The oldest covered bridge in Lancaster County, PA is now revitalized and open to traffic.

Pequea No. 7, known locally as Neff’s Mill Covered Bridge, had been rated in poor overall condition. The structural timber was deteriorating and the timber deck showing major signs of wear and tear. Originally built in 1875, the bridge has stood for many years.

The 103-foot-long structure is the second most highly traveled covered bridge in the county, supporting close to 1,200 vehicles per day. As it is listed on the National Register of Historic Places, the design and reconstruction needed to maintain as much historic integrity as possible.

Owned by the County, it’s one of about 20 covered bridges the local government agency maintains in the area.

RETTEW worked closely with the County facilities department and contractor J. D. Eckman to salvage as much of the original structure as possible.

While the bridge was slated for repair in the County’s Bridge Capital Improvement Plan, no County funds were used to do so. The funding for engineering work came from Pennsylvania’s Municipal Liquid Fuels Program, which funds a range of projects supporting maintenance and construction on public roads. The construction portion was funded through Act 13, which includes impact fees paid by oil and gas companies that are then distributed to municipalities.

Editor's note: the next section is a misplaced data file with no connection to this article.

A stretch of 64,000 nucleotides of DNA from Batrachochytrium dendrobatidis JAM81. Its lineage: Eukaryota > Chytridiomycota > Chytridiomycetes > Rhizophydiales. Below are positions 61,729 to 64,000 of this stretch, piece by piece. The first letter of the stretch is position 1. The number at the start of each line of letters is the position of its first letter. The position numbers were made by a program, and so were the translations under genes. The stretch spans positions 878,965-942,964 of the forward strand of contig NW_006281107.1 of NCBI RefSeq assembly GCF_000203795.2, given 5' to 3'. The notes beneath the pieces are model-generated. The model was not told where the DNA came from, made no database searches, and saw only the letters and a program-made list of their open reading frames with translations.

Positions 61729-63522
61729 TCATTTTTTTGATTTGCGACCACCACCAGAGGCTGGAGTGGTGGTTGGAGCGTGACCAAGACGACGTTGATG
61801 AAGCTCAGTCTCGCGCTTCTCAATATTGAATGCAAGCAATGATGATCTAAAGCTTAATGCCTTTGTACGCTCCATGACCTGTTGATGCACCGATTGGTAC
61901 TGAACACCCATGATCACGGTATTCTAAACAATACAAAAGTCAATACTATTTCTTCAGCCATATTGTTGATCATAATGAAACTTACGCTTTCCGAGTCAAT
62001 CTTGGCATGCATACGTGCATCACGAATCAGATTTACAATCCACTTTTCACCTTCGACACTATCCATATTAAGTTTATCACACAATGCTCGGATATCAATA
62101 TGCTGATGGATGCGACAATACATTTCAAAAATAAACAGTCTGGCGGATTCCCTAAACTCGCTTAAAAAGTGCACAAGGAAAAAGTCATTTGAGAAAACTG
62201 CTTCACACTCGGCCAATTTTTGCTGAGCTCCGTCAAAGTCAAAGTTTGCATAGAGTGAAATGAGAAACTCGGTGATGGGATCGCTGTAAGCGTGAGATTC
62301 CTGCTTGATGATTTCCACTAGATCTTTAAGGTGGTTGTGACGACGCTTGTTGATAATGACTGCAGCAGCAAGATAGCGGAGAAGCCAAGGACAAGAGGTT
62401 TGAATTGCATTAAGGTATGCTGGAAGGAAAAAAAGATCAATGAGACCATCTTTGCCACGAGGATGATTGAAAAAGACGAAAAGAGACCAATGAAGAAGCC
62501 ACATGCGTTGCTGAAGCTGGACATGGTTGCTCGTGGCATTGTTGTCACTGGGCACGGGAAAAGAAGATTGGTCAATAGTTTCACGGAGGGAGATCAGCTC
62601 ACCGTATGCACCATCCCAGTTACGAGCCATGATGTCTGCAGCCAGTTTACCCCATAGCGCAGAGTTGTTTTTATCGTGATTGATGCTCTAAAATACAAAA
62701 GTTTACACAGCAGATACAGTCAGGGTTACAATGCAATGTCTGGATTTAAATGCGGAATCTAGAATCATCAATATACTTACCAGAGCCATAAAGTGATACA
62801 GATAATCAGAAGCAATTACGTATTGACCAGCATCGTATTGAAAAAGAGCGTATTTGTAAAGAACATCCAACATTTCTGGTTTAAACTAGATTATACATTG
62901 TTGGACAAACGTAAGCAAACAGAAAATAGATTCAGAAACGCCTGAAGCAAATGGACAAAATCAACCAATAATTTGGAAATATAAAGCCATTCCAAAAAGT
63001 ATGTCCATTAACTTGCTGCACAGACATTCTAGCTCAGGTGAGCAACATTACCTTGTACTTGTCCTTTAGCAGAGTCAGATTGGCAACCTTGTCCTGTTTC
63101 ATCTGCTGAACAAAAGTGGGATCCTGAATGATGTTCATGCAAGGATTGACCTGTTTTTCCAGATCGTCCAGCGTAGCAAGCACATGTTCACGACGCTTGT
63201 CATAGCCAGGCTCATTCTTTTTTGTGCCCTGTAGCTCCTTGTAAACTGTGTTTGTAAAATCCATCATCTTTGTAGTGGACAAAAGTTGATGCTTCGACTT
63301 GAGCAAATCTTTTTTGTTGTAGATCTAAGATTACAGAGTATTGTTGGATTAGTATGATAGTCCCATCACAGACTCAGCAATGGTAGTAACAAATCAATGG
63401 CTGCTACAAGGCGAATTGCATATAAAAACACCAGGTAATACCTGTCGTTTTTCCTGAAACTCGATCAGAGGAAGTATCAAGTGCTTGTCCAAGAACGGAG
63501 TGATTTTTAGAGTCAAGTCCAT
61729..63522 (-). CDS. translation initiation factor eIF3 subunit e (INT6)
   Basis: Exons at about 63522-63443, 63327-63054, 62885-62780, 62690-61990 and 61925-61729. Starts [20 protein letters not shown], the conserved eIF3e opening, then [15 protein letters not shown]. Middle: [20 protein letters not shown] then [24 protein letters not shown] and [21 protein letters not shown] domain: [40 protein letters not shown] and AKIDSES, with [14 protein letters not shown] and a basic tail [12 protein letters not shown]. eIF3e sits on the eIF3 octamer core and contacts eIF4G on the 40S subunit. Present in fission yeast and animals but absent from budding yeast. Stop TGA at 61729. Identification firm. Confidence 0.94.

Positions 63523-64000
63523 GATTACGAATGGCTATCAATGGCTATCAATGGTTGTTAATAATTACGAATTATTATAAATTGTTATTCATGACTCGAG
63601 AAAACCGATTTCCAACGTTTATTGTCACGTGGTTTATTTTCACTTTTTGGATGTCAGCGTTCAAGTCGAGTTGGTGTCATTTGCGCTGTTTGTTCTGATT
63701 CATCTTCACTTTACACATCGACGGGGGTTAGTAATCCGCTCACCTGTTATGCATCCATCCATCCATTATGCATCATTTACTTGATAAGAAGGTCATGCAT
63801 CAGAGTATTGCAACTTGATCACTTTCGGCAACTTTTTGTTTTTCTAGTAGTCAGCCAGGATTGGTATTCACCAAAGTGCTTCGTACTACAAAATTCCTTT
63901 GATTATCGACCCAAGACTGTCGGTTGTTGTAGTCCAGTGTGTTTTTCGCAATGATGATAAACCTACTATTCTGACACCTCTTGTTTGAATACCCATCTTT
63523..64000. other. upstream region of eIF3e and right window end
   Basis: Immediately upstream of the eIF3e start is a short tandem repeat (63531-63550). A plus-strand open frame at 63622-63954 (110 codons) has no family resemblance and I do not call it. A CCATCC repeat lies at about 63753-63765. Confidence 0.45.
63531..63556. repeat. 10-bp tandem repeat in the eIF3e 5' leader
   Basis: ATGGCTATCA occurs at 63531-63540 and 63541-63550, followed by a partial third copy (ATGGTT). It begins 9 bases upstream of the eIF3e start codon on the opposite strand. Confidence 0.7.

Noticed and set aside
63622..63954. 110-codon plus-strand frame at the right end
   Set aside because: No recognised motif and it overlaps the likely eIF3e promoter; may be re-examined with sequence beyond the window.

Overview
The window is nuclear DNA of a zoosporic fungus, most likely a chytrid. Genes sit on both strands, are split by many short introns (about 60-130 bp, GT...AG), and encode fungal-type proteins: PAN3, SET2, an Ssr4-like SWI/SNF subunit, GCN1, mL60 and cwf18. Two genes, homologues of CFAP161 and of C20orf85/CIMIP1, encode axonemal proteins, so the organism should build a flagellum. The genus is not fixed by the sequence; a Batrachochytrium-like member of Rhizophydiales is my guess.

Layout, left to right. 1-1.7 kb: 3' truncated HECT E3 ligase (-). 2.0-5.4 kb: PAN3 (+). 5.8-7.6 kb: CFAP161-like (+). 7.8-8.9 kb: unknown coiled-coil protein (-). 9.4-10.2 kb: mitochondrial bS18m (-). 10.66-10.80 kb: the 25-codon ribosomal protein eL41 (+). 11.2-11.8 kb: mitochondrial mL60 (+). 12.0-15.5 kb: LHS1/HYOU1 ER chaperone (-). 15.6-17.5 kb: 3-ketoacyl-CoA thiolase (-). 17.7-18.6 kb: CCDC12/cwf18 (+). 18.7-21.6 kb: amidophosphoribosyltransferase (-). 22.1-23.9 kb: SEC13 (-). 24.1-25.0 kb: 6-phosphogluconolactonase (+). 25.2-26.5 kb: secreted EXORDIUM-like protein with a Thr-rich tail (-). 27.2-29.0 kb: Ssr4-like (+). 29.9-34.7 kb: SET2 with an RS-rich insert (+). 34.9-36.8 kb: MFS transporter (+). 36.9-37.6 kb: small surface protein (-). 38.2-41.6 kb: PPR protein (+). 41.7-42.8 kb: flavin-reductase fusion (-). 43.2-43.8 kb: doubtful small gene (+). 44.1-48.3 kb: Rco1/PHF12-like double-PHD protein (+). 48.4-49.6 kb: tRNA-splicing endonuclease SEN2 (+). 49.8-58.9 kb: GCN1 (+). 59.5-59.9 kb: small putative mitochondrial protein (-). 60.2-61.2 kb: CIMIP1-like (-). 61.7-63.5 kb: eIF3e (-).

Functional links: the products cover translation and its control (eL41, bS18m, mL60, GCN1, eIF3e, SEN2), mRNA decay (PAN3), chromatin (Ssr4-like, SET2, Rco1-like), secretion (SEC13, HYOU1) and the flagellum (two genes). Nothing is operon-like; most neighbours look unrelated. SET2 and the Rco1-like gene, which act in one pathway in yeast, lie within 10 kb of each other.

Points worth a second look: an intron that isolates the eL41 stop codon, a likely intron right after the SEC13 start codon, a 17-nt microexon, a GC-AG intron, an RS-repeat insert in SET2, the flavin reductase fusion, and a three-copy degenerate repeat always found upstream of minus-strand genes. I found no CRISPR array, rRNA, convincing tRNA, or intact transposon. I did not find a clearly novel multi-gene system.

Construction began in May 2018, and less than eight months later, the bridge has been reopened!

RETTEW’s redesign called for re-using existing timbers and replacing deteriorating timber with in-kind wood. This enabled the project to move forward with a stamp of approval from the Pennsylvania State Historic Preservation Office.

Rehabilitation included full disassembly, replacing all deteriorated timber members, and re-using existing timbers. Repairs also included abutment bearings, some new siding, and repointing the stone masonry abutments.

Updating a bridge like this enhances safety and community infrastructure and decreases long-term maintenance costs, while also preserving historic character. RETTEW is proud to be part of preserving such a cultural icon in Lancaster County!